Edna Lewis was called the Grande Dame of Southern Cooking so many times, the words are literally etched into her gravestone. No one disputes that honor, but it did make us think: Miss Lewis grew up with such a particular version of Southern cuisine in central Virginia; we wanted to know more about that region. Francis Lam called on the culinary historian Jessica B. Harris to tell us more about it.
Francis Lam: I want to start by referencing a story which you probably know. There's a story where William Faulkner walked into a restaurant where Edna Lewis was the chef at the time in New York City – Cafe Nicholson – ate her chocolate souffle, and then asked her if she had learned to cook in Paris. “Actually,” Ms. Edna's sister Ruth told him, “no, she didn't learn to cook in Paris; she learned to make souffle from our mother.” Ms. Edna's mother is the daughter of an enslaved man, and she could make exquisite French soufflé at home. It leads me to this question: can you tell us about the black food of Central Virginia back then? Because it’s not what a lot of people would have expected.
Jessica Harris: I think there a variety of things to remember. I don't necessarily know what Ms. Edna's parents might have done, certainly her mother. But never forget that African-Americans who were in service cooked, and they cooked not only African-American meals but they cooked things that were eaten by the families to whom they were in service. Therefore, they had a much wider culinary repertoire than people might otherwise think. Because these were things which were cooked, maybe, for the people for whom they were working but then equally cooked at home again for themselves and for their families.
FL: Did that breadth of cooking mark this region?
JH: It did in a way. My mother's people are from Virginia. Not the same part of Virginia – I don't believe, as Ms. Edna. I never really looked that up; I probably should – but from Roanoke. One of the things that I know about my maternal grandmother is that she cooked a wide range of things. She could roast anything brilliantly, beautifully. She made preserves. When I looked at some of Ms. Edna's early cookbooks, there were things that sounded like my grandmother’s foods. There is a remarkable sophistication of food in that area of Virginia, or in Virginia in general. But it also comes out of Virginia's culinary history.
FL: With Thomas Jefferson being this big Francophile – is that what you mean?
JH: I think that's certainly a part of it, but if you think of what they call the FFV – the First Families of Virginia – you think of that kind of emulation of European, of that desire to be patrician, of all of those kinds of things that were in effect. It really would be an effect on both sides of the racial divide – culinarily, anyhow.
FL: What are some of the differences between the Southern food that Ms. Edna grew up with and what we more stereotypically think of as being Southern food?
JH: I think they overlap in many ways. I think the food that Ms. Edna grew up with – because she certainly lived in an agricultural, seasonally inflected universe – was very local. We talk about the kind of cooking that she did which was very, for want of a better term, sophisticated. Sophisticated in its simplicity. I think the thing that we don't always recognize or acknowledge in the sophistication of Ms. Edna's food is that it's simple and simply beautifully done. It is about the manner in which it is cooked. It's about the ingredients which are cooked. It is about all of that.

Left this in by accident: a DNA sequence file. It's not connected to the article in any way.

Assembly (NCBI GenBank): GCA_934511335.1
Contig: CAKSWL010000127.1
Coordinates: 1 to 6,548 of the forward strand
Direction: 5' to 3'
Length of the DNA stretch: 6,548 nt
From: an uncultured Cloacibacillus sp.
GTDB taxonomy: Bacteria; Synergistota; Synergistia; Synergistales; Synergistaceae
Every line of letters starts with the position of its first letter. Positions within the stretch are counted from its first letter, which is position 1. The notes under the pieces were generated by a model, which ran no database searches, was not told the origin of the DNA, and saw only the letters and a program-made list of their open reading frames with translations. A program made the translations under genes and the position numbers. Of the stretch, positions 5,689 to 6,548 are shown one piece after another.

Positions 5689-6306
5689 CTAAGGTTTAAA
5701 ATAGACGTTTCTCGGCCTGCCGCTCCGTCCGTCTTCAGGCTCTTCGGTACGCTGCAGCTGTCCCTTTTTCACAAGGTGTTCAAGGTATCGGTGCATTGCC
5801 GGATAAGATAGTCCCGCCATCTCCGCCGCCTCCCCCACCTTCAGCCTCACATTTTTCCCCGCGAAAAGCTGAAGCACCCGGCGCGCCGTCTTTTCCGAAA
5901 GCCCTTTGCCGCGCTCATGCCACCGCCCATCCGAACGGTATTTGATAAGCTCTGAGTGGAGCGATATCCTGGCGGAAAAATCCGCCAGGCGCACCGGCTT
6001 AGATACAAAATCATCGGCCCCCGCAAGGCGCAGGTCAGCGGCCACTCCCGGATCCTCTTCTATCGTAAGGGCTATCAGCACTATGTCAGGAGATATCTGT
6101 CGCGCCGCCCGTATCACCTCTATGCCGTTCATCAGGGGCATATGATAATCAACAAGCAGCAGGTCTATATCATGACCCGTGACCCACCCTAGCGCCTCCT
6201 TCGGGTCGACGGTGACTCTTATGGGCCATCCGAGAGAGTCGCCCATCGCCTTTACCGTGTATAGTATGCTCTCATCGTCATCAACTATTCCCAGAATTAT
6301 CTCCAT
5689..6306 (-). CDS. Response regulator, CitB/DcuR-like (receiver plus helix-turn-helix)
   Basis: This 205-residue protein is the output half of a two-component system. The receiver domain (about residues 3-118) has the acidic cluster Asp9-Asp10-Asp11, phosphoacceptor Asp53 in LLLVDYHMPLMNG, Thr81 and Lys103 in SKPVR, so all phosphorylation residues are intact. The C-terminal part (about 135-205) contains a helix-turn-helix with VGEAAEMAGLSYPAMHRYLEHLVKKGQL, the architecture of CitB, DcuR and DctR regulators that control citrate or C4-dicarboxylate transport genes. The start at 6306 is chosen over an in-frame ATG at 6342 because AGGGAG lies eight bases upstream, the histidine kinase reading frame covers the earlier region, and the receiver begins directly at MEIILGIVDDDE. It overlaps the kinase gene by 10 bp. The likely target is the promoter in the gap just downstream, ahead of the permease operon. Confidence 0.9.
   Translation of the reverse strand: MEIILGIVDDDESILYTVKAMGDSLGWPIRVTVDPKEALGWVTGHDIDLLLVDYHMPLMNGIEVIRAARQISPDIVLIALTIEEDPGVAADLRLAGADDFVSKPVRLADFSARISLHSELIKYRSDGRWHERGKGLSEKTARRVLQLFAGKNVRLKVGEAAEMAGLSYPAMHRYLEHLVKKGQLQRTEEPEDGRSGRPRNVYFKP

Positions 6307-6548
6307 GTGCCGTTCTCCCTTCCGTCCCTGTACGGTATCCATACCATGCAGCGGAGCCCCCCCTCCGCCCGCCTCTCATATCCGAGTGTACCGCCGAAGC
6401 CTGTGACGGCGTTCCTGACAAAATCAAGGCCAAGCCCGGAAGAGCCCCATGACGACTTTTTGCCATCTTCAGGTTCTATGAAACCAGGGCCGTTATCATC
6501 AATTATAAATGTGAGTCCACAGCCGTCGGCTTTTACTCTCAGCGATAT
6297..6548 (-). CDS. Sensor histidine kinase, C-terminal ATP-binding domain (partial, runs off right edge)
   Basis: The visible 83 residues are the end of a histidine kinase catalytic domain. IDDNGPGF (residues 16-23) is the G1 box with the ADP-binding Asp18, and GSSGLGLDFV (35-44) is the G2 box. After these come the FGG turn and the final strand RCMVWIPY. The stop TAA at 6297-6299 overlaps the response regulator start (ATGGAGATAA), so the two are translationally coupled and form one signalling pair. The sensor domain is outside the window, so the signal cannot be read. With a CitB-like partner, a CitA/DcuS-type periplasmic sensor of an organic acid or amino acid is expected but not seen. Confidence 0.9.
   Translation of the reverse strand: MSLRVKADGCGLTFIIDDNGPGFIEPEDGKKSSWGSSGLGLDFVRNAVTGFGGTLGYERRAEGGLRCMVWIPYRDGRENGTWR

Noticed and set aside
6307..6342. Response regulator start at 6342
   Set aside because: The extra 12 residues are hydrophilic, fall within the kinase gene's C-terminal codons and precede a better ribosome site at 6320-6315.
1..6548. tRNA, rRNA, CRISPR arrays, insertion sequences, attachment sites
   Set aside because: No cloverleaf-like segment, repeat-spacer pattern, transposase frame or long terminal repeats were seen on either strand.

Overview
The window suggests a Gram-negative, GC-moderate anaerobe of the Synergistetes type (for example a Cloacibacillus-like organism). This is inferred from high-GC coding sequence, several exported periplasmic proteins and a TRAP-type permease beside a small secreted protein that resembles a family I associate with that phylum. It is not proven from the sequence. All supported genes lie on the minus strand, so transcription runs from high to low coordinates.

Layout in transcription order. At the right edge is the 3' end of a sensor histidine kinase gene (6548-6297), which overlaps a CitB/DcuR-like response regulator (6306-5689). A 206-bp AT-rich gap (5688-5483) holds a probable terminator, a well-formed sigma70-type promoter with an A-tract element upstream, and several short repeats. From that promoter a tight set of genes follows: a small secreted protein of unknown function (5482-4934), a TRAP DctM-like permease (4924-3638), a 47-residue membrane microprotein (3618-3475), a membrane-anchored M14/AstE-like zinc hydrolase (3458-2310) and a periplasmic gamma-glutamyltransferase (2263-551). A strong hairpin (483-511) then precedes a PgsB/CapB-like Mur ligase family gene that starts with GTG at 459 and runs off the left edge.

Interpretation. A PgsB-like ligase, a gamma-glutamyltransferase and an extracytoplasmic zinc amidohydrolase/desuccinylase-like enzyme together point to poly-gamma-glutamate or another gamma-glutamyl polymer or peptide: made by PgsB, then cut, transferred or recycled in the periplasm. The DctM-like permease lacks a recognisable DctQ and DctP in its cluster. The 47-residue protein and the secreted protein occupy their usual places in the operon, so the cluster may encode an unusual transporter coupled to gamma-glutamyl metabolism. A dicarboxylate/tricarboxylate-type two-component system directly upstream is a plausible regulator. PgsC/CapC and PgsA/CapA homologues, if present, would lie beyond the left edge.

Now, that inflects in various different ways throughout the South. I'll never forget speaking to Leah Chase in New Orleans and she simply said, “Creole's are picky about what they put in their pots.” And they are. They are very picky about what goes into the various dishes. African-Americans have not always had the ability to be as picky about what goes into the pots. And sometimes that makes for a different kind of cooking. To the degree that you have choice, to the degree that you have ability, to the degree that you have variations or things that you can grow, raise, all of that – the best of the best is what you serve. When those things go awry, when those things aren't quite as universal as one might hope, then you get different kinds of food. Then you get other kinds of cooking. Then you get that stuff that I call hardscrabble. My mother was Virginia. My father was upcountry Georgia. That always played out on the dinner table. My dad was the chitlin man. My dad was the collard greens, the hog maws, all of those things. My mother was the roast pork with cracklins and stuff like that. So, you get divisions. But it's always the best of what you can serve.
FL: Absolutely. Thank you so much for talking with us today Jessica. It's always a pleasure.
JH: Thank you for having me.
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Francis Lam is the host of The Splendid Table. He is the former Eat columnist for The New York Times Magazine and is Editor-at-Large at Clarkson Potter. He graduated first in his class at the Culinary Institute of America and has written for numerous publications. Lam lives with his family in New York City.